When searching for the best sports camps for preadolescents, consider those that meet the above criteria and develop athleticism, not sport-specificity. Sport-specific camps might not provide the instruction and opportunity for kids to develop their preparatory fitness and skills. Multi-sport camps would be a great idea to allow kids the opportunity to learn and sample many different sports and activities. It is the kids’ proficiency, self-efficacy, and positive exposure that will help them develop to their potential. Use the extra time for free play and family fitness fun!

LTAD Models and Filling the Talent Pool by Rick Howard

We are all “athletes”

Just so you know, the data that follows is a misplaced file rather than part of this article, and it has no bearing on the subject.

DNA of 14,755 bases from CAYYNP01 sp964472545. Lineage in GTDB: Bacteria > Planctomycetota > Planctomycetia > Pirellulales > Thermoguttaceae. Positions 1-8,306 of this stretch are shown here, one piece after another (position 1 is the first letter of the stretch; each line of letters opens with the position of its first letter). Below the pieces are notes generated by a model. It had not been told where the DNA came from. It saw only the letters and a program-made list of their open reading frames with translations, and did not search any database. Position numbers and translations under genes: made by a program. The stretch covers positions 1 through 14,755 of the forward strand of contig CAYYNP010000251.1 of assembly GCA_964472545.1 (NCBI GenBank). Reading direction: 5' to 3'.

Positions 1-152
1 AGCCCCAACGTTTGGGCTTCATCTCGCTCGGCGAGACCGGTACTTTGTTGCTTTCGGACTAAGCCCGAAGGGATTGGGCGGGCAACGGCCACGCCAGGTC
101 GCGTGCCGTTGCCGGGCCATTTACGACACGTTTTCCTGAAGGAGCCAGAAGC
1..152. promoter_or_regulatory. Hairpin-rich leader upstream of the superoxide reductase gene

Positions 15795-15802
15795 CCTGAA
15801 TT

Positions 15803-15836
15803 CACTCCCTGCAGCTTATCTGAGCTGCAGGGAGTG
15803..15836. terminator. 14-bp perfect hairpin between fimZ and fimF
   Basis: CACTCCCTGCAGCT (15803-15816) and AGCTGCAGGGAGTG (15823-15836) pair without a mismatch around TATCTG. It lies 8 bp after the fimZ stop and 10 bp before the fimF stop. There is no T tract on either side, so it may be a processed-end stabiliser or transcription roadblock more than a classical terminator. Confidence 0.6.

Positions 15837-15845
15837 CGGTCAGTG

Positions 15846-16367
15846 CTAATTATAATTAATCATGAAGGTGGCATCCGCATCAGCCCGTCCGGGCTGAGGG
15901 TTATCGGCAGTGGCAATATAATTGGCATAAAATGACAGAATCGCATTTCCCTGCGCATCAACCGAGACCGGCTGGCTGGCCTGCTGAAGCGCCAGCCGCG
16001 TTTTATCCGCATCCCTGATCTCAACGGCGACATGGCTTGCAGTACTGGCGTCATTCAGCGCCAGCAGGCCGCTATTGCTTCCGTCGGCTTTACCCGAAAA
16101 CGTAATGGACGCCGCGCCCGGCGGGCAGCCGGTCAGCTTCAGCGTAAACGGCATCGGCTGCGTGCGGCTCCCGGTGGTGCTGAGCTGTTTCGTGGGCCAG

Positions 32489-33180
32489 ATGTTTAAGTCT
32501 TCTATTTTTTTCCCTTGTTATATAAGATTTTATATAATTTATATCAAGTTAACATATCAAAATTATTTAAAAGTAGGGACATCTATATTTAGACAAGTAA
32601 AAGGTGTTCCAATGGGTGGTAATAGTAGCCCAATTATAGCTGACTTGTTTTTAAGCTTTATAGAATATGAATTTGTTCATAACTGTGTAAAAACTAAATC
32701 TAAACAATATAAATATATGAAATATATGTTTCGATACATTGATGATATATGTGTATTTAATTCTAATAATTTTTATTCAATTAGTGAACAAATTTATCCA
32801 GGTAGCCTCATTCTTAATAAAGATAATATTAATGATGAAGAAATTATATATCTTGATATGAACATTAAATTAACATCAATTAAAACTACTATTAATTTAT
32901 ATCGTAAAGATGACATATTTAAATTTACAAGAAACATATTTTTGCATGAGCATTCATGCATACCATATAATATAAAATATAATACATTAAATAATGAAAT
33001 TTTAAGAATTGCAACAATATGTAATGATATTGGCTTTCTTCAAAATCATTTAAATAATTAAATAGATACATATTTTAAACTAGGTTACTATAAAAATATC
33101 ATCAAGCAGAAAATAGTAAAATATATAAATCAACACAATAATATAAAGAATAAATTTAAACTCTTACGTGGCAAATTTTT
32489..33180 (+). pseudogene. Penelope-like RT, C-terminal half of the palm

Long term athletic development (LTAD) is a hot topic. I am excited to be part of two national initiatives to identify how best to implement a long term plan for children and youth in the US. I feel that LTAD is not the best name for a long-term plan to engage kids in a lifelong effort to not only play sports but also be physically active across the lifespan.  Being “athletic,” as it relates to having motor skill competence, self-efficacy of movement skills, and positive experiences in physical education, sports, and play are key indicators of continued participation in sports and physical activity. If athletic is properly defined, we can all agree that it is appropriate, but other terms such as participant, youth, or physical activity have been suggested. Some key contributors to the plan may be turned off by the term athletic, so it is critical to the success of an LTAD plan that all key players in youth sport, recreation, physical education, health, government and education agree on the terminology in order to work together to make an LTAD model a successfully implemented reality.